Hope is six weeks old, and for the tenth time, I'm in love.
There's nothing like a new baby. Without fail they remind me how brief the time is. And because I thought I wouldn't have anymore after Silas, I realize more than ever what a gift Hope is. I cry when she smiles at me, squeal with delight when she coos. And I spend a lot of hours in the rocking chair. Last night, in fact, I inhaled the scent of her head over and over like an addict on drugs.
Having a new baby has given me ample time to once again ponder the first few months of mothering, to narrow down what I consider the essentials. So here they are. Some advice has been passed along to me, the rest I have figured out on my own.
After all, I've had lots of time to think about it.
Baby Advice: Top Ten from a Mom of Ten
- Get the epidural if you need it. Eight out of ten times I have been induced. Eight out of ten times I have had an epidural. Ten out of ten times I have needed it.
- Take advantage of the overnight nursery while you're at the hospital. Like the nurse so knowingly said, it is the only time a new mom will get to sleep.
- Bathe the baby every evening. I learned this from my own mom (mother of 8) when I moved in with her for three days after I had my first baby. She believed a bath in the evening relaxes the baby and sends a signal that it is almost bedtime. I have followed her advice with all ten, and I agree.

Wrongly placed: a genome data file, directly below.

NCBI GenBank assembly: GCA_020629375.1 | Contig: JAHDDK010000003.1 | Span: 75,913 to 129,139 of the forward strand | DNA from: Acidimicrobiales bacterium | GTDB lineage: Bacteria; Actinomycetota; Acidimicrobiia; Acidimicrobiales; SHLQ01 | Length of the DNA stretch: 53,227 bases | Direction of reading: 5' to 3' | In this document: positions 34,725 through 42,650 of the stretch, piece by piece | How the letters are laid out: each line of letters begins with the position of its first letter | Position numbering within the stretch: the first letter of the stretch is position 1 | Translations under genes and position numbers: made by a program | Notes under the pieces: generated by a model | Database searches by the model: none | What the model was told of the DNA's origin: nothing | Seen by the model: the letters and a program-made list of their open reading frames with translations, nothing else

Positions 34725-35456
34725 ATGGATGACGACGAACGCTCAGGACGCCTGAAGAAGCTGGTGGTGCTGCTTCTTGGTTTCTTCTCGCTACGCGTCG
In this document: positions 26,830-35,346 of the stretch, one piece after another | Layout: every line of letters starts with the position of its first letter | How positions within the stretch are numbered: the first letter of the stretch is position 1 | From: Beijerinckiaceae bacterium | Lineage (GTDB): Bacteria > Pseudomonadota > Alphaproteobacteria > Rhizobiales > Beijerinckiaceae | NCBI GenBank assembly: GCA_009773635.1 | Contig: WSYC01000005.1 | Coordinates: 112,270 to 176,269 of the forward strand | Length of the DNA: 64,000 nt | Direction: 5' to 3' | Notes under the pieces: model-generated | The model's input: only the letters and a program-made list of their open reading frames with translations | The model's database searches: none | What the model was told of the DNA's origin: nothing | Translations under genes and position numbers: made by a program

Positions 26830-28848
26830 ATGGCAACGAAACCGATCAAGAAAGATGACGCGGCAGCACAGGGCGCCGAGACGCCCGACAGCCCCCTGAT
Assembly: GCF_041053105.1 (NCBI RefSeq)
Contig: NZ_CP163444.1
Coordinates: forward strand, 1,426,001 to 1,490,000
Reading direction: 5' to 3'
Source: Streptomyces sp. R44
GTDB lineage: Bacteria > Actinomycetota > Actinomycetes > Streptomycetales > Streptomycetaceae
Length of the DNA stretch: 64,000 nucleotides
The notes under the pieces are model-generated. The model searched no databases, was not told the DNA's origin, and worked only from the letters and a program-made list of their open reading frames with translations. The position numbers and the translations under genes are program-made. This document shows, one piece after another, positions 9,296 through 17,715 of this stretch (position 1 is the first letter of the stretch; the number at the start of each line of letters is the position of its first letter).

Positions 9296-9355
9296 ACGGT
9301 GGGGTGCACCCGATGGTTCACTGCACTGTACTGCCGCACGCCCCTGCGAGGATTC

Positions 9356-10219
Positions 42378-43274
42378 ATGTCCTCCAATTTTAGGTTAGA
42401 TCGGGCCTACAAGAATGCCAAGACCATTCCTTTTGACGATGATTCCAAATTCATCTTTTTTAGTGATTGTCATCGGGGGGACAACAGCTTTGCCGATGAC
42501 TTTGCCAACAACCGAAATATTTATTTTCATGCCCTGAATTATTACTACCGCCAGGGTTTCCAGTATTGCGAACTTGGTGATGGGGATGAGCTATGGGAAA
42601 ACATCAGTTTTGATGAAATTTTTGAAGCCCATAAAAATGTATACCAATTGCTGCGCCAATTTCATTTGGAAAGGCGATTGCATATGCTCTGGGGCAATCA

- Accept all help offered. Ask for help if it isn't offered. My church family and a few friends volunteered food--ridiculous amounts of food--for two weeks after I came home. I froze half and over a month later I still had meals in the freezer.
- Keep the baby home for a month. Just solid, common sense advice. Target, TJ Maxx and even Walmart will go on without you.
- Nap when the baby naps, then get done whatever you can. (A mentor of mine passed on to me to try and make your bed every day. Since the bed takes up most of the room, she said, making it every day will give you a sense of accomplishment even if that is all you get done.)
- No screens for infants. I am certain there are dozens of studies out there that show face to face time is crucial to healthy development.
- A no nonsense nurse simplified feedings for me several babies ago: Wake the baby up for feedings during the day. Let her wake you up during the night.
- Allow siblings to help with and play with the baby. Dorothy likes to pick out her clothes, Silas likes to give her horse back rides on all fours (with my assistance, of course). And how many Sims kids does it take to give Hope a bath? Six is the record so far.
- Live in the moment. This is hard with the first one, a breeze with the tenth one. But it took me a long time to get here. Three babies just to learn to relax, six to really let things go.
And with the tenth? I am nothing but a noodle.